You don’t always have to say the words “thank you” to show your heartfelt appreciation. From giving a gift to cooking dinner, there are many ways to convey your sentiments that are appropriate in China. Here are a few of them.
Give a Gift
It’s common in China for people to give gifts for occasions like holidays, birthdays, dinner at a friend’s home, and even during official business meetings. However, what you give, how you give it to them and how much you give all play a role in the overall process. It’s customary to give money in red envelopes, often decorated with gold Chinese characters, during events like weddings and Chinese New Year.
When offering a red envelope, you should give it to the person using both hands in reverence to this solemn gesture. It’s considered very serious – giving someone a gift – even though in America it is not such a somber affair; rather, it’s something to be celebrated. When deciding how much money to give, go by this rule of thumb: the more you know the recipient, the more you give. Just be sure to avoid denominations of four, which sounds similar to “death” in Chinese. When possible, go with even numbers (besides the obvious four) over odd.
Because the value of a gift is often determined by the price, the Chinese don’t worry about removing price tags from items before giving them like we do here in America. Rather, they want the recipient to know how much they spent as a sign of how much they value the friendship.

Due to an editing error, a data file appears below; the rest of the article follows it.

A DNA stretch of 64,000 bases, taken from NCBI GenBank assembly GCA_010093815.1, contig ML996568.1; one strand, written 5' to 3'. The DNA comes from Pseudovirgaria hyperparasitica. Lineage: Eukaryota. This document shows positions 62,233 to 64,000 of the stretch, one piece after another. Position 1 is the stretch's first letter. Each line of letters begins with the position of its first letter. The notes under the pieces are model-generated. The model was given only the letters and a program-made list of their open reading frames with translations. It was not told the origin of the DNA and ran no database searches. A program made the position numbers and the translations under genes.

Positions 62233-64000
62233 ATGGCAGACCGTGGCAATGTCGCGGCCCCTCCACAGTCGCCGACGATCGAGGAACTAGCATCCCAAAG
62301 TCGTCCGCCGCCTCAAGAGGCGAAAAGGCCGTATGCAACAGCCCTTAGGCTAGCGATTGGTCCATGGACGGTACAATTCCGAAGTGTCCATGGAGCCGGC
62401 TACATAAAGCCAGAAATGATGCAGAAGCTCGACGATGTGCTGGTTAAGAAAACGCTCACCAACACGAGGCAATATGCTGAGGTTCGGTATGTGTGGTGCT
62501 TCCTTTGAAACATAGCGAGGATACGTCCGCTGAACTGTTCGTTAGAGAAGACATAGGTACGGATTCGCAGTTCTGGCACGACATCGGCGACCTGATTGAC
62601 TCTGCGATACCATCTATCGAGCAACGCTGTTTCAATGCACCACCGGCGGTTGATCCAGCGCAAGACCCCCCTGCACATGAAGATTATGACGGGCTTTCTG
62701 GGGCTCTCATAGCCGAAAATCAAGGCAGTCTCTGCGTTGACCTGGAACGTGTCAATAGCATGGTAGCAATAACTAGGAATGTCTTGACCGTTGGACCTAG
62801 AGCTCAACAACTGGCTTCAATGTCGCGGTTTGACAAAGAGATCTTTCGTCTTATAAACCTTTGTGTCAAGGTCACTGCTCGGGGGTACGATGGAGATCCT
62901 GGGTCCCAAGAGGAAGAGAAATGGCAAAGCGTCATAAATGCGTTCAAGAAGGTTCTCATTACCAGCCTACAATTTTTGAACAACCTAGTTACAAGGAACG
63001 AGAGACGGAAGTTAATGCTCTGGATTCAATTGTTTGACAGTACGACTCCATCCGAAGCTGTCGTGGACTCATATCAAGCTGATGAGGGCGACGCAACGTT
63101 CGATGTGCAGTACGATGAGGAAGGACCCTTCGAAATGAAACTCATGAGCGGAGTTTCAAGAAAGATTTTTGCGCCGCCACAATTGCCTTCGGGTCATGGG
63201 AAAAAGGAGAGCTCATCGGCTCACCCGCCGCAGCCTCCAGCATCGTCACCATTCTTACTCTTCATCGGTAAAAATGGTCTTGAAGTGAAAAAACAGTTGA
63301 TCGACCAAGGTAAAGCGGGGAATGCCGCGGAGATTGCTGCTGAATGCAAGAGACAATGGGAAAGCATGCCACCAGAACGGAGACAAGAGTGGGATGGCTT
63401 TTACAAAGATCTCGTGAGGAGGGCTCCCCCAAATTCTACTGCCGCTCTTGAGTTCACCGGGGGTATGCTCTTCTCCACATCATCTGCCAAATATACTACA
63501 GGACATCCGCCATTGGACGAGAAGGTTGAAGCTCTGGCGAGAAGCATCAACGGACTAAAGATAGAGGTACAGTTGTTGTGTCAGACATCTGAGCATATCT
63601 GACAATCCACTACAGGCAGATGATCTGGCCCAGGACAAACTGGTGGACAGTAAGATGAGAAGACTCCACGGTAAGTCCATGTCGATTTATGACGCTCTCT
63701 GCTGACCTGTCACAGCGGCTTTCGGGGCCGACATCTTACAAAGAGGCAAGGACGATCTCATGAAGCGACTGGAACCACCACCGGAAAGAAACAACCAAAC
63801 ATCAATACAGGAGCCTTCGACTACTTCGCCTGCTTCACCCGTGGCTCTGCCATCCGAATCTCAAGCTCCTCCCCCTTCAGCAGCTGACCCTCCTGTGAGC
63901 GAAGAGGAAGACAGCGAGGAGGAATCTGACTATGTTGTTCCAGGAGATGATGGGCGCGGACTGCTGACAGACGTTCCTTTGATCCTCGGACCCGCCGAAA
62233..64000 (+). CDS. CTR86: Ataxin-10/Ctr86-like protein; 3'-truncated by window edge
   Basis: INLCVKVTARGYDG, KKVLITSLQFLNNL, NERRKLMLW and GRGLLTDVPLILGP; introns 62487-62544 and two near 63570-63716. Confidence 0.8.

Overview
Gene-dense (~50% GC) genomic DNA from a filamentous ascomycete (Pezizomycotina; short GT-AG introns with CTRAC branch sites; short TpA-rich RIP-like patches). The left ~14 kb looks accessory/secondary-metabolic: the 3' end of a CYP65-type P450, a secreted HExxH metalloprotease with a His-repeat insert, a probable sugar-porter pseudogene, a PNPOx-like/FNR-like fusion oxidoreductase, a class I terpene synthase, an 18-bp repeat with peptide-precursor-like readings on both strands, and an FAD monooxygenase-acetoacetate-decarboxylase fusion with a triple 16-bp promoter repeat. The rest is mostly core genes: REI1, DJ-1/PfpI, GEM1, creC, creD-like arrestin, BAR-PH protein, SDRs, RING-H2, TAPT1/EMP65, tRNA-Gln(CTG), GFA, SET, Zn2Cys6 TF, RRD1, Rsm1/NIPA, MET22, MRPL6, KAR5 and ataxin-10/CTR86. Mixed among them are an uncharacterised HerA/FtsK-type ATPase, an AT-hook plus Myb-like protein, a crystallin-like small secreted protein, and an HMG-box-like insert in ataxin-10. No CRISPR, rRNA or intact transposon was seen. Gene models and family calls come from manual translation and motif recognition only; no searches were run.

Saying Thank You
Of course, you can actually say thank you, which in Mandarin Chinese is “xièxiè.” However, you should know the Chinese and Westerners are a bit different when it comes to thank you gifts. Here, most times, a sincere thank you or a nice note is a sufficient gesture of appreciation and ends the exchange. However, in China, a more tangible form of thanks is expected, in the form of a gift or money.
Food is always a comforting way to say thanks for a nice gesture. There are many popular meals you can make, such as sweet and sour chicken, gong bao chicken, ma po tofu, wontons, chow mein, dumplings, spring rolls, and Peking duck. If YOU are the recipient of the thanks and are invited out to dinner, the host will pay. Never offer to split the cost of the dinner, as this is perceived as an insult. The reverse is true too.
Wait until the host tells you to sit. Be prepared to share food. Sometimes, up to a dozen meals are presented, with each one offered to each guest. Meals typically take up to two hours, so don’t think you’ll be rushing through like you do here in America.
Learn more ways to say thank you in Chinese. Take a Mandarin Chinese course from BRIC Language Systems and get cultured!